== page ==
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Municipal Spotlight DiMartino Retires after 29 Years as DPW Director

Don DiMartino became Bellingham’s first DPW director in 1994.

Bulletin Staff Writer
Don DiMartino’s retirement last month as Director of the Department of Public Works provides some historical significance for Bellingham and for that agency.
When the Franklin native was hired as the town’s water and sewer superintendent in 1991, there was no DPW. DiMartino worked with Gerry Daigle Sr., who was the town’s highway superintendent. Three years later, in 1994, the DPW was formed and DiMartino became its first director.
His retirement on February 24th not only signaled the end of a 29-year run as the department’s director, but it also highlights almost three decades in a demanding role that spans a variety of wide-ranging infrastructure issues. Areas that fall under the DPW’s responsibilities are roads, water, sewerage, drainage, snow plowing, park and recreation fields and cemetery maintenance.
The DPW has grown from a handful of employees in its early days to a staff of 28 currently.
“It’s been a pleasure to serve the residents of Bellingham,’’ DiMartino said. “It’s been challenging but residents have shown lots of patience and understanding. When questions arose, we gave our best and most up-to-date explanations. And, for the most part, people understood our positions.’’
Roads repairs, water bans, and the quality of drinking water were often the primary issues DiMartino and his department faced.
“Road management consumes a big part of the director’s time,’’ he said. “Residents showed patience on repairs, safety, and traffic. “They were aware that all the roads in town can’t be fixed immediately. On water quality, we take samples constantly and follow strict federal and state regulations. If the results are above their regulations, then we mail out notices. We’ve got our raw water supply and no other sources to which we can turn. We treat it the best we can to get it to people’s faucets. I’m pleased we’ve never had to issue a boil-water order.’’
Water bans, especially those that are issued early in the spring, appear to be the new normal, according to DiMartino.
“Bans and use restrictions are driven by the state,’’ he said. “That’s who dictates outdoor water use. Unfortunately, bans will be with us more frequently now, and that looks like the standard, not the exception.’’
The 66-year-old DiMartino had some enjoyable times in his role but they were offset by some moments that he called “nerve-wracking.’’
“Seeing a major construction project become a reality pleased me greatly,’’ he said. “People probably don’t realize how long it takes to go from a concept to completion. And, being a math and engineering person, I always felt comfortable dealing with budgets and cost estimates for projects.’’
Bellingham’s snow-removal ability and its approach to keeping roads safe to travel during storms is probably the area where DiMartino and the DPW got the most praise. Nevertheless, he admitted it rates high on his list of most-challenging issues.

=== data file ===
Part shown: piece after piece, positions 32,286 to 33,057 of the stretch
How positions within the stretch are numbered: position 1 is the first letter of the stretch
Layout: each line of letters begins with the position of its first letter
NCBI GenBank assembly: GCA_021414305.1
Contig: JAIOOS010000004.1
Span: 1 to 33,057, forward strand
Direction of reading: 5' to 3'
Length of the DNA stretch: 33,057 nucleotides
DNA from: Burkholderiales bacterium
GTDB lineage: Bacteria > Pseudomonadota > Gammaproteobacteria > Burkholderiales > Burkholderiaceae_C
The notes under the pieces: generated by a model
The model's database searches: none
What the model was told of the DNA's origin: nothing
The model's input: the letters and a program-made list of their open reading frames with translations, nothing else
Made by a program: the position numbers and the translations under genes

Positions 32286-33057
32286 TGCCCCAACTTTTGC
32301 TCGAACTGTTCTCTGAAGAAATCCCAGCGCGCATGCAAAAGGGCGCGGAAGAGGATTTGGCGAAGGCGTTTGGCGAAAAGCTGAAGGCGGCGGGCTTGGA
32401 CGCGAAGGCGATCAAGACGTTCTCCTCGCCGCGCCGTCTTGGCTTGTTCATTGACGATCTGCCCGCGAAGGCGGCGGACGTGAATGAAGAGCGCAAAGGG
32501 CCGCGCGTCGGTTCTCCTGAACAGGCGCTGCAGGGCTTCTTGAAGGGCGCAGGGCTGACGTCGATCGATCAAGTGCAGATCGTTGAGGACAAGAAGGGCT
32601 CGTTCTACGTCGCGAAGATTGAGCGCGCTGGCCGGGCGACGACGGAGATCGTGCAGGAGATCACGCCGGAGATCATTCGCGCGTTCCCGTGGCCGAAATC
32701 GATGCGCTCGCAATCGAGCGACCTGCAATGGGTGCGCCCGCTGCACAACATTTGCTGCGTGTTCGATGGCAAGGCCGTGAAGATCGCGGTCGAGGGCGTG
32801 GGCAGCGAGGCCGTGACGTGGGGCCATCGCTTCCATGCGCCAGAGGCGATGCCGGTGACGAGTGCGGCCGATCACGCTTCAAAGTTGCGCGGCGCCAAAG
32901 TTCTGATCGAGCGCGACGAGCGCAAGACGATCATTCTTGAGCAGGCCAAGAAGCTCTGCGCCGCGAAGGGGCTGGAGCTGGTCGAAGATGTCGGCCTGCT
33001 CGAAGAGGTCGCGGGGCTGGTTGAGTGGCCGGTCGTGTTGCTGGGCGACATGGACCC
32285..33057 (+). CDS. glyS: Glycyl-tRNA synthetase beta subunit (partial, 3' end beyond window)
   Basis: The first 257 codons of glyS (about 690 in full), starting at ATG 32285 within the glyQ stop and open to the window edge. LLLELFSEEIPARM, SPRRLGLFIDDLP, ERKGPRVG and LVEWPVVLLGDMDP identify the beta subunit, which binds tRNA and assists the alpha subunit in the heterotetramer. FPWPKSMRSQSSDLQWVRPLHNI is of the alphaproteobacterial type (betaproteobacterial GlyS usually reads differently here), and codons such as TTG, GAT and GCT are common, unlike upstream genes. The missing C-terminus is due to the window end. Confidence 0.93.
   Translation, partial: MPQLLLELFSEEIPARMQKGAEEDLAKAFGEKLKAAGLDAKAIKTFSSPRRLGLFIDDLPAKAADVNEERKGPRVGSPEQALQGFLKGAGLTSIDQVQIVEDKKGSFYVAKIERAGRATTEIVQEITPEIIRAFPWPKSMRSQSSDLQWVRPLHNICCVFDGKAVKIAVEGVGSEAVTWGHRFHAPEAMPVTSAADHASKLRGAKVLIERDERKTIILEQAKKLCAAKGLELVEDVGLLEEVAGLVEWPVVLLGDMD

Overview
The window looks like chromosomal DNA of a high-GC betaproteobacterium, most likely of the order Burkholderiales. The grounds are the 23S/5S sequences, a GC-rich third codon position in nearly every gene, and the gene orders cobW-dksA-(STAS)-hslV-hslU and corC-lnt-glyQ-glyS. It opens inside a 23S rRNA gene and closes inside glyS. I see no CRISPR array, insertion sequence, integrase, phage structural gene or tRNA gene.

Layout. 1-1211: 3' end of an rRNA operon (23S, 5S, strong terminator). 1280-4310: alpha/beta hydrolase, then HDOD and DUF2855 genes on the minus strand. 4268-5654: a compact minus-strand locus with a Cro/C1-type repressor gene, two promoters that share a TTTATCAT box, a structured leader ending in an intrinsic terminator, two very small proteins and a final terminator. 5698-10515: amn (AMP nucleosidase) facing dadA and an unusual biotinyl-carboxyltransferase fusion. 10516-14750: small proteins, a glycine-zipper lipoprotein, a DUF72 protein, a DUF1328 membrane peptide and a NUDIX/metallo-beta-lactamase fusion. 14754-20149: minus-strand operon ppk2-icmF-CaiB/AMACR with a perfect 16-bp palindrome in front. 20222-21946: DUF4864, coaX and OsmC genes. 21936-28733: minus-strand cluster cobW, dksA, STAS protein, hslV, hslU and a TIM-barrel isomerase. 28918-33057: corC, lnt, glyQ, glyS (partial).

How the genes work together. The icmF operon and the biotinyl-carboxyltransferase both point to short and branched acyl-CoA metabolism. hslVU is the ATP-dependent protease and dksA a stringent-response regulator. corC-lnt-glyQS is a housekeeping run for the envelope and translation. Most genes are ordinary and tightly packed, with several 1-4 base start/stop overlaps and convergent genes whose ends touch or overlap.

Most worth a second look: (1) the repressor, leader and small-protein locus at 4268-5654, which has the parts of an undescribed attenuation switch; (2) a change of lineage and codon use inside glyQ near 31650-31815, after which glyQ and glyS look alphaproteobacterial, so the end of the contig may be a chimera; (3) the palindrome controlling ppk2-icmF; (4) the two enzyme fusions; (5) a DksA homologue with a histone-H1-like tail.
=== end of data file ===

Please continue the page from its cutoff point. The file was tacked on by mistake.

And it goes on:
“Snow removal has always been a major concern,’’ he emphasized. “Ice and snow create a cause for worrying. Nor’easters are always challenging and as the DPW’s director you know that extreme winter weather conditions are a life-and-death motorist safety concern.’’
The downtown road-widening project at Routes 126 and 140, which has yet to be completed after 1½ years, is an example of the type of frustration a DPW chief can encounter. “It’s scheduled to be finished by June 30th of this year,’’ DiMartino said. “Pole removal and relocation by the utility company took lots of time. And, their schedule forced delays. That intersection is very complex with wires going in all directions.’’ 
Jesse Riedle, who had been serving as the DPW’s assistant director, is now the director after a vote by the Select Board. “I have faith and confidence that Jesse will do a good job,’’ DiMartino noted. “He’s a fast-learner and he pays attention to detail.’’
Like DiMartino did, Riedle will be directing a DPW that has an assistant director who will supervise a project manager, a geographic information systems (GIS) manager, a general foreman and a facilities foreman.
Because there are so many areas that fall under the DPW’s jurisdiction, DiMartino has pledged to help with the transition. “I’ll offer whatever assistance I can,’’ he said. “I’ve been asked to be a consultant with a limited stipend.’’
DiMartino’s future isn’t set in stone, but, for now, he plans to check some boxes and see what develops along the way. “I had a hip replacement, so now I’d like to play more golf,’’ he said. “If I get bored during the summer, a future full-time job isn’t out of the question.’’
DiMartino, who graduated from Franklin High School, attended Merrimack College where he majored in civil engineering. After graduating No. 1 in his class, he worked for his father’s company (D. DiMartino Construction Co.). “We basically installed pipes for many of the towns in the area,’’ he said.
It’s often been said that a community can only be viewed as favorable if it’s strong and dependable in terms of public safety (police and fire) and its DPW. DiMartino agrees.
“The police and fire departments are the crisis response teams, and the DPW’s function is to maintain a town’s infrastructure,’’ he offered.
That infrastructure covers lots of territory — like roads, pipes, water pumping stations, parks and cemeteries. 
Don DiMartino was Bellingham’s first DPW director, and he gave it his best shot to maintain high standards for that department.